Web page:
Wall Street Bonuses Are Expected to Sink for 3rd Straight Year

Pedestrians walk past the New York Stock Exchange in New York, on Monday, Oct. 24, 2016.

Michael Nagle | Bloomberg | Getty Images
Pedestrians walk past the New York Stock Exchange in New York, on Monday, Oct. 24, 2016.

Wall Street bonuses are expected to decline for the third consecutive year, reflecting a period of busted mergers, limited trading activity and muted hedge fund returns.

The payouts are projected to be from 5 to 10 percent lower this year, according to an annual report to be released on Monday by Johnson Associates, a compensation consulting firm. Bonuses fell about the same amount last year from 2014. The projection confirms a report last month by the New York State comptroller that said firms set aside 7 percent less for bonuses through the first half of this year compared with last year.

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While mergers and acquisitions have been active (and even hit record levels in 2015), the bankers who advise on the deals get paid largely when the deals are completed. This year, antitrust officials thwarted a number of large mergers, including Halliburton’s $35 billion bid for Baker Hughes, as well as the consolidations of the health insurance companies Anthem and Cigna, and Aetna and Humana.

Pfizer and Allergan abandoned their enormous deal after the Treasury Department announced new tax rules, killing $200 million in fees that the bankers were supposed to collect.

In addition, choppy markets damped stock trading activity and prevented skittish companies from making their debuts as public companies, except for a few prominent offerings. Investors dumped hedge fund holdings because of poor returns and high fees.

Alan Johnson, the founder of Johnson Associates, describes this pattern as a “malaise,” and one that is unlikely to reverse itself anytime soon.

“I don’t see it changing for the next year or two, either,” he said in a phone interview. “The pressures in the industry on profit and fees are going to continue, and I think pay will likely continue to decline in 2017.”

Even more than in past years, competitors and clients pressured banks to reduce fees, as there was more disclosure around what companies can and do charge clients, Mr. Johnson said.

In March, the state comptroller’s office said that the average bonus for securities industry employees in the New York City area in 2015 was $146,200, while the average salary was $388,000. Both figures declined from 2014, but the compensation was still far higher than in any other industry in the area.

According to the Johnson Associates report, some of the deepest cuts in bonuses this year will be among investment banking underwriting, hedge fund and equities professionals.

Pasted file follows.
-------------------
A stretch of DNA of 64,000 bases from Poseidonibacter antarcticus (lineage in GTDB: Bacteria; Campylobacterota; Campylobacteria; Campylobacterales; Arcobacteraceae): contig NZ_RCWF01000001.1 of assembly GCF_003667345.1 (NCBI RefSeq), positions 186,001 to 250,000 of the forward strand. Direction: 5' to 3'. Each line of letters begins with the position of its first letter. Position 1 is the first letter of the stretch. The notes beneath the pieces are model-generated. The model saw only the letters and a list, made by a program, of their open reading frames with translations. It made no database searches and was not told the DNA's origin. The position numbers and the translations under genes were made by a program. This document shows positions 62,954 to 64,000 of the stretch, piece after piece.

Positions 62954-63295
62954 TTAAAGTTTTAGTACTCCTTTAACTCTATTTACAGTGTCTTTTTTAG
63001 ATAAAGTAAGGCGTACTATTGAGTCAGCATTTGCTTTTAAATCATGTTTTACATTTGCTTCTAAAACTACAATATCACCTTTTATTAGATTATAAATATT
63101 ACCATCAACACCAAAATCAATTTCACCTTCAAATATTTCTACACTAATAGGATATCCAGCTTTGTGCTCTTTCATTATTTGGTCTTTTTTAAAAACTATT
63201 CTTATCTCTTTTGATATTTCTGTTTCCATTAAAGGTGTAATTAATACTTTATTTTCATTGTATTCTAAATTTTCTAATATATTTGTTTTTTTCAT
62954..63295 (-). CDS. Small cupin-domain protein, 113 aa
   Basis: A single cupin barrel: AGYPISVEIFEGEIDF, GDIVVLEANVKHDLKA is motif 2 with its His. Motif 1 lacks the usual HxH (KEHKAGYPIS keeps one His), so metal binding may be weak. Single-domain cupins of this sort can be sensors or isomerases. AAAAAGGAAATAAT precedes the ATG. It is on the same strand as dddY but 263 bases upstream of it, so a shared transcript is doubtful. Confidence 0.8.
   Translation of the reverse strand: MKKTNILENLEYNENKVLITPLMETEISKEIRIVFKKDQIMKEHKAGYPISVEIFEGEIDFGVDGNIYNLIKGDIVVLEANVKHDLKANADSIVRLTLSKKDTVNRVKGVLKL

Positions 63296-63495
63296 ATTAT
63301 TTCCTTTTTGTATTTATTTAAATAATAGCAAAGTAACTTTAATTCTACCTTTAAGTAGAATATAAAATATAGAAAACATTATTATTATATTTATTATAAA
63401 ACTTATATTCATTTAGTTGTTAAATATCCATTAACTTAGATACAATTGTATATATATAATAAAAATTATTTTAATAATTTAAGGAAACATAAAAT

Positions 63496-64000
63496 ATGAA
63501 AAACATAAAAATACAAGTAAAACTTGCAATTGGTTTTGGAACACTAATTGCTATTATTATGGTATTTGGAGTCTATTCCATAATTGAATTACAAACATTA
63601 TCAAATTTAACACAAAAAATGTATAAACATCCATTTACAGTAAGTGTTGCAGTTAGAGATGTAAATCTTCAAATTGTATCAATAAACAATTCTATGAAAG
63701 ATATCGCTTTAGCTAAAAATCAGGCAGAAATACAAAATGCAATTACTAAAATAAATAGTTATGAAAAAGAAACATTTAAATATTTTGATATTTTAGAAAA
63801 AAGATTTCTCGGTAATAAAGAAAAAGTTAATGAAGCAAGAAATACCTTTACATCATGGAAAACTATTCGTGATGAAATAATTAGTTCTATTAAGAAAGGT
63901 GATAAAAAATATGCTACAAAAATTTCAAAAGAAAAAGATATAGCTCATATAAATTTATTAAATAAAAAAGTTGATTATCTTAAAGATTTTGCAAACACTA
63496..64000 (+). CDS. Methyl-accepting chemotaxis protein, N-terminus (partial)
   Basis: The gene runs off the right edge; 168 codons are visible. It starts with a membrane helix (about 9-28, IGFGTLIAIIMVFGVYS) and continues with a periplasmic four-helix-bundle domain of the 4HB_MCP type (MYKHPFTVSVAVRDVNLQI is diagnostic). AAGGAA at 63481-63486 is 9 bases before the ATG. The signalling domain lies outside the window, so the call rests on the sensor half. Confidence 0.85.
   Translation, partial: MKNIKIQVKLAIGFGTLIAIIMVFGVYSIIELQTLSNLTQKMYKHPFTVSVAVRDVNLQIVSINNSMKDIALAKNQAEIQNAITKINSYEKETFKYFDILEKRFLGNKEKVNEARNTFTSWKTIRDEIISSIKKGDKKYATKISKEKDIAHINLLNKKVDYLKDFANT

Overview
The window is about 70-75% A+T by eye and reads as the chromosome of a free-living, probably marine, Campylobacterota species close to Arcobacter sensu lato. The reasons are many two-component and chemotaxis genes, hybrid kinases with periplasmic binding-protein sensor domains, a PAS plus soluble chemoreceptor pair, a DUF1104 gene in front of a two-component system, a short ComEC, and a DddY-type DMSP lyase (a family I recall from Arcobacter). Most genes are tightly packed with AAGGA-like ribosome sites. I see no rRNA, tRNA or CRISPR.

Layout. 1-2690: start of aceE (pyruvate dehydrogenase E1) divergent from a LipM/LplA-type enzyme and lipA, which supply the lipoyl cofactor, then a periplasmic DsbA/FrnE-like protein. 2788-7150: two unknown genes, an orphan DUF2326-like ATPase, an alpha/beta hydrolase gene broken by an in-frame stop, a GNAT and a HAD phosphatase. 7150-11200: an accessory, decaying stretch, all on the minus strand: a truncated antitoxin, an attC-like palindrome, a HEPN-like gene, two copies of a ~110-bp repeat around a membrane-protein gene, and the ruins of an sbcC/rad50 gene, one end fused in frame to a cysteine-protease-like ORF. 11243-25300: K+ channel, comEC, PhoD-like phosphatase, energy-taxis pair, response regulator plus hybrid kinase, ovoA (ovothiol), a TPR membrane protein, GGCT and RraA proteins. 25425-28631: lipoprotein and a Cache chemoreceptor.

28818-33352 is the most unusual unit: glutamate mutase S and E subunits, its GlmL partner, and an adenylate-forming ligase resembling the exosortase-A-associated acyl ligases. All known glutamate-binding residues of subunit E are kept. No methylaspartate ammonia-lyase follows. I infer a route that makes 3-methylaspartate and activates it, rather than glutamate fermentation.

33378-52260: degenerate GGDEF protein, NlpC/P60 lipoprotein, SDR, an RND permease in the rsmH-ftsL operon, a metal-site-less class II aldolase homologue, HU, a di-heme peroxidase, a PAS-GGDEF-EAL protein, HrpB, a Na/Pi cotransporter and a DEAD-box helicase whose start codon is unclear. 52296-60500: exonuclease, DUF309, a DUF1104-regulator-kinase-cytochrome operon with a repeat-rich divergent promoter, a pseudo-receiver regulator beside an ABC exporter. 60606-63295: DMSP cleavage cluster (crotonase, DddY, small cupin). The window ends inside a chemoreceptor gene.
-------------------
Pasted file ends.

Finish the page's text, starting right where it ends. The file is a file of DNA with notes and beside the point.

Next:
Equity underwriting bonuses could be more than 20 percent lower compared with 2015.

Within sales and trading, Johnson Associates said that there were lower levels of client activity, especially in equities, meaning bonuses could be from 5 percent to 15 percent lower than last year.

Johnson Associates expects merger advisory bonuses to be about 10 percent lower.

Nevertheless, there are more deals in the wings. Research by PitchBook found that through the third quarter of 2016, there was a record number of transactions valued at $10 billion or more. During the first nine months of the year, 31 such deals were signed, compared with 23 in all of 2015 and 16 in 2014. If this year’s deals have better luck with regulators, banks could enjoy a payout later this year or next.

Private equity bonuses will be little changed this year, according to the report, as firms were able to increase their assets under management but experienced “mediocre returns.”

Retail and consumer banking was not quite as bleak. There, bonuses could actually gain as much as 5 percent over the previous year. That area of finance has benefited from deposit and loan growth as the economy recovers.

Johnson Associates has been publishing its report annually for about 15 years. The consultants pore through public filings and interview from 30 to 50 clients to produce the results.

Some of the challenges facing banks could soon reverse if interest rates go up meaningfully. With near-zero rates for almost a decade, banks have been able to lend money inexpensively but with lower returns than they received historically. If that dynamic reverses, it could be a boon to the industry, as long as the broader economy remains intact.

“It could be water on the fields for many of these businesses in isolation,” Mr. Johnson said. “Now the caveat is, what happens to the economy when rates go up?”

Economic challenges are the reason European bank employees are worse off than American ones. And Britain’s vote over the summer to leave the European Union, known as “Brexit,” did not help European bank employees’ situation, Mr. Johnson said.

A portion of a banker’s total compensation is based on how well his or her company has been doing in the stock market. The stock prices of some European banks, such as Deutsche Bank and Credit Suisse, have declined about 50 percent each over the last year as they have grappled with government fines, increasing competition and greater regulation.

Executives at those banks and others are talking about how to refocus their businesses to become more profitable.

In New York, profit was not an issue. The securities industry generated $9.3 billion in profit during the first half of 2016, the comptroller’s report showed, on track to surpass the $14.3 billion made in all of last year.

But with thousands of job cuts and lower compensation for those in securities, it has become clear that the focus of those profits is primarily preservation, rather than making bankers wealthier.